An insurer would normally have been obligated to defend a company that was an additional insured under its coverage, but is off the hook in a case involving a worker who fell to his death from a roof because of the settlement in the underlying litigation, a federal appeals court said, in a divided ruling.
An Illinois warehouse operator contracted with a Tennessee roofing company to repair its hail-damaged roofs, according to Friday’s ruling by the 7th U.S. Circuit Court of Appeals in Chicago in United Fire & Casualty Co. vs. Prate Roofing & Installations, LLC.
Because it did not hold an Illinois license, the roofing company, Hendersonville, Tennessee-based All Seasons Roofing Inc., arranged for Wauconda, Illinois-based Prate Roofing & Installations LLC to serve as general contractor, with All Seasons serving as subcontractor, the ruling said.
A commercial general policy issued by Cedar Rapids, Iowa-based United fire listed Prate Roofing as an additional insured, according to the ruling.
In November 2016, a worker who was repairing a roof on one of the warehouses was killed when he fell backward through an unprotected skylight.
After workers compensation provided limited death benefits, the worker’s family filed a wrongful death suit against defendants including Prate and All Seasons. United Fire refused to defend Prate in the litigation and it was defended instead by its own insurer, Nationwide Mutual Insurance Co.
A settlement was reached between All Seasons and United Fire in the worker’s death, with the insurer paying the policy limit of $1 million. The settlement released All Seasons from liability in the case. The family’s case remains pending against Prate Roofing.
Meanwhile, United Fire filed suit separately seeking a declaration it had no duty to defend Prate in the case. The U.S. District Court in Chicago concluded that, because the underlying complaint may result in vicarious liability for Prate Roofing as an additional insured, United Fire had a duty to defend the company.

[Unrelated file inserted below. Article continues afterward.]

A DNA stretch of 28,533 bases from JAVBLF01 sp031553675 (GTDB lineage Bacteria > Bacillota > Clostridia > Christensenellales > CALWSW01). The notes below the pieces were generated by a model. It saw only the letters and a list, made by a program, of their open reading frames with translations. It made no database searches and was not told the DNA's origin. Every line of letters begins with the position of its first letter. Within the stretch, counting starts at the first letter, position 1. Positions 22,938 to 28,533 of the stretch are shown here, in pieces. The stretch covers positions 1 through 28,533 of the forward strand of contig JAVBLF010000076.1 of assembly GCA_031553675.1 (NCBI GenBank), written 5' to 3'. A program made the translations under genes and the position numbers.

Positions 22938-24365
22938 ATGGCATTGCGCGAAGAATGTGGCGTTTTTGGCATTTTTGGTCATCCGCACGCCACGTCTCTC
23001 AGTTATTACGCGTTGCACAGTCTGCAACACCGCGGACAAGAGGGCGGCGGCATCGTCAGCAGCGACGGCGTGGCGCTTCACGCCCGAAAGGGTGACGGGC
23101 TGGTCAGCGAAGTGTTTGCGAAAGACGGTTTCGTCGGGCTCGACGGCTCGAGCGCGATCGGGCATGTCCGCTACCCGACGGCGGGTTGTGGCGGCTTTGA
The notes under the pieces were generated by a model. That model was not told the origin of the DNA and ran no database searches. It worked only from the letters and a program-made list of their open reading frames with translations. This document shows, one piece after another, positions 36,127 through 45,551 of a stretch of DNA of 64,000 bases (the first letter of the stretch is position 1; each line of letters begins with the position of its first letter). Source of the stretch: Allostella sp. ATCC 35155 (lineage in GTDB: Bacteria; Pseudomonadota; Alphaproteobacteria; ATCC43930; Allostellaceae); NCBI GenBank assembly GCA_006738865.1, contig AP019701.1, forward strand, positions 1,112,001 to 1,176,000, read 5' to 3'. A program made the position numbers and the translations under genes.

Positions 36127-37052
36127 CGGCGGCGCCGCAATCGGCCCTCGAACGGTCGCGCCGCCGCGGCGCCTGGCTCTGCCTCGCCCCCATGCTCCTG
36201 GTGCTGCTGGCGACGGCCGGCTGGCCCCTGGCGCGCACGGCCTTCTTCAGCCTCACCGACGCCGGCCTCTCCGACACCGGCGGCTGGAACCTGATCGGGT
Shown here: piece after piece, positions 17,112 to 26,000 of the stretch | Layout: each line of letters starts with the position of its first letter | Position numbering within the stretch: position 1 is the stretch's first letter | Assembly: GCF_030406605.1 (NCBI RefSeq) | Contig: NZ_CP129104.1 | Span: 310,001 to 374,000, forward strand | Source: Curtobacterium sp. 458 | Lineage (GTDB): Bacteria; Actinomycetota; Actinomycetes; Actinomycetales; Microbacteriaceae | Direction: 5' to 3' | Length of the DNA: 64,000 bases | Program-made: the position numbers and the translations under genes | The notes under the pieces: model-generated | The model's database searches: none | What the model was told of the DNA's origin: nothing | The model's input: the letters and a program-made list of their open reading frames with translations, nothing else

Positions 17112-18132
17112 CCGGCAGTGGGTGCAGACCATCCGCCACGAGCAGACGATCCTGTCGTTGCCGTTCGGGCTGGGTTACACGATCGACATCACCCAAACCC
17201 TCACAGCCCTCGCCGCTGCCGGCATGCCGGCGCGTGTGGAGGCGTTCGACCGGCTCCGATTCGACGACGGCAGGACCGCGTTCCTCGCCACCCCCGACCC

The appeals court’s 2-1 majority ruling agreed with the lower court that United Fire’s coverage potentially triggered the duty to defend.
However, it added that United Fire owed a duty to defend Prate roofing only for potential vicarious liability, “i.e., only if All Season’s potential liability might have been imparted to it.
“But under the terms of the settlement, All Seasons had no liability,” the ruling said. As a result, United Fire has no duty to defend Prate for vicarious liability, the majority opinion said, in modifying the lower court’s ruling.
The dissenting opinion said Prate Roofing should not be held potentially vicariously liable for All Season’s torts.
Attorneys in the case did not respond to requests for comment.
In May, the Occupational Safety and Health Administration has cited a roofing contractor in the death of a 16-year-old boy who fell while working at a Nashville, Tennessee, hotel site.
This article was first published in Business Insurance.